In the universities in the UK, Australia, NZ etc., the salaries of university faculty members increases automatically year-by-year in two ways: 1 to 1.5% increment for inflation correction, and by climbing in the salary level (e.g., lecturer level 5 to level 6, etc.: What is the average salary of assistant professor in New Zealand?). Is the US salary system similar? Say, someone is hired at a university in the US as a tenure-track faculty member. Does this person get some annual salary increase till he\she gets the tenured? Or they have to wait till obtaining the tenure to get some pay raise?

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    Every department is different.
    – JeffE
    Commented May 22, 2015 at 21:59
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    Unfortunately not! Commented May 22, 2015 at 22:32
  • @JeffE, so it is also possible to get no increment for the 6 years of tenure-track duration, for example?
    – John
    Commented May 22, 2015 at 22:50
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    At my home institution, raises have to approved by the state legislature. IN good years, we get a raise, and in less good years we don't. Often there is both a fixed percentage increase as well as a merit based increase which has to be decided by the department head.
    – Jim Conant
    Commented May 23, 2015 at 1:12
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    @John: Well, I meant exactly what I said. I work at a (large, rather distinguished) state university at which the faculty as a whole have gotten annual raises only about half the time. There was even one year in which we got a pay cut ("furlough")! Because entering assistant professors get a rather competitive salary, in some years the average salary for an assistant professor in my department has been higher than the average salary for (tenured, almost always) associate professors. My department has done its part to minimize this "salary inversion", but the basic phenomenon persists. Commented May 24, 2015 at 14:01

2 Answers 2


It's a regular job, more or less like any other, and the way raises work is also the same. When there is ample money, people get raises. Sometimes everybody gets the same raise; other times, it's based on merit (or perceived merit, at least). Which was it happens depend on the particular institution, the department, the recent history of raises--pretty much anything.

When you are promoted to a higher professorial rank, there is usually a prescribed step-up in salary. It might be a fixed dollar amount or a percentage--again depending on the institution. This is just like there is a raise associated with getting promoted at any other large employer.

  • In a regular job, the salary may depend on the company's turnover. In the university jobs, do you mean to say the salary raise are proportional to the gain or loss in annual students population the university gets?!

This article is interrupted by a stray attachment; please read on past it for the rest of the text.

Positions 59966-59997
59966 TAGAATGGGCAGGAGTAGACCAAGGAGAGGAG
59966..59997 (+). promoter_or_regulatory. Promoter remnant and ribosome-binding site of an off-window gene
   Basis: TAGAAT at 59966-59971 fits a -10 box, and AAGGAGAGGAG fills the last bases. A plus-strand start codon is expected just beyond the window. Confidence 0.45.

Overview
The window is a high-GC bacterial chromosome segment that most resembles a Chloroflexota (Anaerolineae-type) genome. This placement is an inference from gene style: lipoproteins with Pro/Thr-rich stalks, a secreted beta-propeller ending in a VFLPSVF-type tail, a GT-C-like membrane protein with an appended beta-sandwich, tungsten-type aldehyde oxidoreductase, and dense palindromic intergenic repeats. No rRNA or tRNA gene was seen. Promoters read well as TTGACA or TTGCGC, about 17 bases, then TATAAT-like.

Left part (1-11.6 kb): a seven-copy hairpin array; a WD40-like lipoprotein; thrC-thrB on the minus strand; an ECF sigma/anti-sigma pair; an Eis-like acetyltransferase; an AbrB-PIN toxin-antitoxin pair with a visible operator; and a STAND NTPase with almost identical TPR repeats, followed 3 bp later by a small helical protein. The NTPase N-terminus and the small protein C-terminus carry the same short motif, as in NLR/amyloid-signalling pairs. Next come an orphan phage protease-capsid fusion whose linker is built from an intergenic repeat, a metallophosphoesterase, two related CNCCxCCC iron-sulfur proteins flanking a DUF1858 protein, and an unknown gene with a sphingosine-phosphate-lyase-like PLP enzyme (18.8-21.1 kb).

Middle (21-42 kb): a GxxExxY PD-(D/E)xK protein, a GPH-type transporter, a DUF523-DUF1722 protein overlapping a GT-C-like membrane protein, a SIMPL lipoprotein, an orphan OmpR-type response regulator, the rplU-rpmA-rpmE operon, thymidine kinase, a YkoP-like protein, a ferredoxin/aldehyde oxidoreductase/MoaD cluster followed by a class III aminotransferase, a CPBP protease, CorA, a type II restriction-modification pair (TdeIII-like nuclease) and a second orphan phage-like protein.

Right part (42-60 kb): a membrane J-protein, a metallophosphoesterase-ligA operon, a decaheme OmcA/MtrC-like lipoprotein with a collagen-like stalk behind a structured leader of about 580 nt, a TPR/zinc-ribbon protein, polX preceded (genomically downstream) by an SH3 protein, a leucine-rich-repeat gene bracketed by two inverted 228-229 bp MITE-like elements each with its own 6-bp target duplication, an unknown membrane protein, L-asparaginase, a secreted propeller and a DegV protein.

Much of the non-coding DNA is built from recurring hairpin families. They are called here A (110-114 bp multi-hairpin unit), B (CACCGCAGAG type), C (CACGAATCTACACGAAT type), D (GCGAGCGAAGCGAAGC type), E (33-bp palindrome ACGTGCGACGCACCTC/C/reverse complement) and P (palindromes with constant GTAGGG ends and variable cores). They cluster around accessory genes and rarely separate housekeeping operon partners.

– John
    Commented May 23, 2015 at 2:43
  • @John: No, it depends more on the total budget available for salaries in a given year. Tuition fees (which are related to enrollment) feed into the budget, but I've never heard of salaries being directly tied to the overall enrollment figures of a university.
    – aeismail
    Commented May 23, 2015 at 5:22

I'll just note that this just my personal experience but, from what I've seen:

  • Departments have a formal process for evaluating faculty on the different components of their job, done by a committee of department members and the size of raises will be based on these and other factors (for example, if you have an outside offer, that can trigger a separate negotiation). My understanding is that usually the department chair has final say on these things, but there is also input from higher administration on setting priorities, and the amount of overall money to be distributed. Assistant professors are evaluated with their other colleagues, though their place in their career is taken into account.
  • There usually is a large raise associated with promotions like tenure and promotion to full professor. At some places this is formalized with a fixed percentage (say 8%), while at others it is a more informal understanding.
  • Getting a raise every year is pretty typical. I've gotten a raise every year since getting my Ph.D. with the exception of one year when I changed jobs. As far as I know, this was true for everybody in my department. My experience is that everybody in the university gets a raise or nobody does, and the latter happens when the university is under pretty serious financial stress (which is, of course, pretty common these days). I have heard tell of places where salaries were frozen for many years, and you could only get a raise through some unusual tactics, such as getting an outside offer. If you wish to find some examples, just google "university salary freeze."

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